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What’s the Antimatter

Monday, June 10th, 2013

The other night my daughter borrowed the movie Angels & Demons and wanted to watch it with me. Part of the plot hinges on the theft of a container of antimatter from CERN, the particle physics laboratory outside Geneva, Switzerland. I think she wanted to get my reaction to the physics. Antimatter is in some […]

Call me Ishmael part 2

Sunday, June 2nd, 2013

(continued from Call me Ishmael) Ethnicity Names almost automatically preserve information about ethnicity. A given name might be used in many countries but its precise form might be unique to an ethnic group. Surnames often have very local origins or are dependent on the language spoken by the people who created them. A “Smith” is […]

Content or Context?

Sunday, March 17th, 2013

I remember hearing a story years ago of a man who sat in an archive, in Spain or perhaps Portugal, sniffing documents. He was trying to detect the subtle, lingering sent of vinegar. Why? Long ago people attempted to prevent the spread of disease by sprinkling mail with vinegar. A letter might claim “we are […]

A Word from their Sponsors

Sunday, February 10th, 2013

Do you have any ancestors that seem to be the end of the line? Forebears that resist every effort to discover enough to go back any further? Try working on someone else. No, I don’t mean give up. I mean work on someone who seems suspicious, someone who seems to be associated with your ancestor. […]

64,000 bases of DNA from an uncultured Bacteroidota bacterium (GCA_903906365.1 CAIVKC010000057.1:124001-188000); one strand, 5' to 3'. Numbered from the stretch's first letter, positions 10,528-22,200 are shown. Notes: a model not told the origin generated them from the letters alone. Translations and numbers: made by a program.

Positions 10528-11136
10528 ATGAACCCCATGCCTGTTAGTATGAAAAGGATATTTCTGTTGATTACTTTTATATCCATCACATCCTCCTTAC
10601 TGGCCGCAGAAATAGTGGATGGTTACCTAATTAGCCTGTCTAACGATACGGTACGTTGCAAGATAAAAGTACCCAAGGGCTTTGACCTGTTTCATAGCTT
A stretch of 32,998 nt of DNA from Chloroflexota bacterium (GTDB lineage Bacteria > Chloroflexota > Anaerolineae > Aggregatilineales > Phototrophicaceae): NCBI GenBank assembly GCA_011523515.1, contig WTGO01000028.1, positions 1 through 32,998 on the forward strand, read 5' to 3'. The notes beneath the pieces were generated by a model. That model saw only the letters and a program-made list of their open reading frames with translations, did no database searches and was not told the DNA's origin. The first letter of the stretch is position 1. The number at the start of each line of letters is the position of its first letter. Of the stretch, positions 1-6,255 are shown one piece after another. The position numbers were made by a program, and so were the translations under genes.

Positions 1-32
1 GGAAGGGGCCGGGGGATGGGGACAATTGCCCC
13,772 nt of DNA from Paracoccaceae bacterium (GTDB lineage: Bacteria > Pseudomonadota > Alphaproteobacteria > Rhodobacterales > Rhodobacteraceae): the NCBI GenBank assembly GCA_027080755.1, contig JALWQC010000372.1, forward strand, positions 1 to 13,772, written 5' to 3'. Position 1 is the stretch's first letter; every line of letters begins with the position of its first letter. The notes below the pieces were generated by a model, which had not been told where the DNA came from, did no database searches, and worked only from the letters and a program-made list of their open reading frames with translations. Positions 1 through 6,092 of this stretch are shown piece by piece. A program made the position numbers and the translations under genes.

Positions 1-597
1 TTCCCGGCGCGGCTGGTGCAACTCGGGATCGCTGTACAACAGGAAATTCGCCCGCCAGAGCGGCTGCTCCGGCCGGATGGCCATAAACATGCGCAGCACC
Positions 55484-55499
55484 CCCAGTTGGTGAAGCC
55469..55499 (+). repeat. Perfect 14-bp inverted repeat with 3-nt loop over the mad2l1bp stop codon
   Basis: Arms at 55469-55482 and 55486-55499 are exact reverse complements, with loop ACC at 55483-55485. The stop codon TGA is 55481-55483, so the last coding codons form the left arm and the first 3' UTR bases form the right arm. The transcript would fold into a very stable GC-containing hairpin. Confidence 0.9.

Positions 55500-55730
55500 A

Clues to Clues

Sunday, February 3rd, 2013

Do you ever read compiled genealogies? Your answer is probably “yes” and if it isn’t, it probably should be. Part of doing research is understanding what has already been done. Once you know what has been done the next step is to figure out if it has been done right. The next step is not […]

Duckuments

Sunday, January 27th, 2013

Duckument* (n) – papers that reveal a terrible error. Origin- derived from the Cold War civil defense phrase “duck and cover” combined with the word document. Genealogists encountering a duckument are advised to hide beneath their desks until they come to terms with the duckument’s implications. Classification of Duckuments Duckuments are found in three types- […]

Tall Tales

Sunday, January 20th, 2013

When I started being interested in my family history one of the things my aunt taught me was that sometimes family stories turn out to be wrong. It was an easy lesson for her to teach. The family story that had most fascinated me was something that she proved to be untrue. That story had […]

The Shoebox in No-Man’s-Land

Wednesday, January 16th, 2013

There is a facet of research that nags at me every so often. The other day was one of those days. Sometimes when we find something, we know exactly what it means. We can almost immediately claim that we understand it fairly well and if we are lucky and thinking clearly, we won’t need to […]

Writing the Fine Print

Sunday, August 5th, 2012

Every genealogist knows, or should know, that keeping track of sources is a must. Each fact should have a source. There is something hidden in that last statement. It assumes we have a clear idea of what a “fact” is. Do we? Slicing and Dicing How small can a fact be? Is someone’s name a […]

Genealeverage

Sunday, July 1st, 2012

The word leverage can be used in many ways. It means one thing in finance, another in social relationships. The original sense comes from engineering. It is simply the way in which a force can be made more effective through he use of a lever. At its simplest, a lever is a rigid rod that […]

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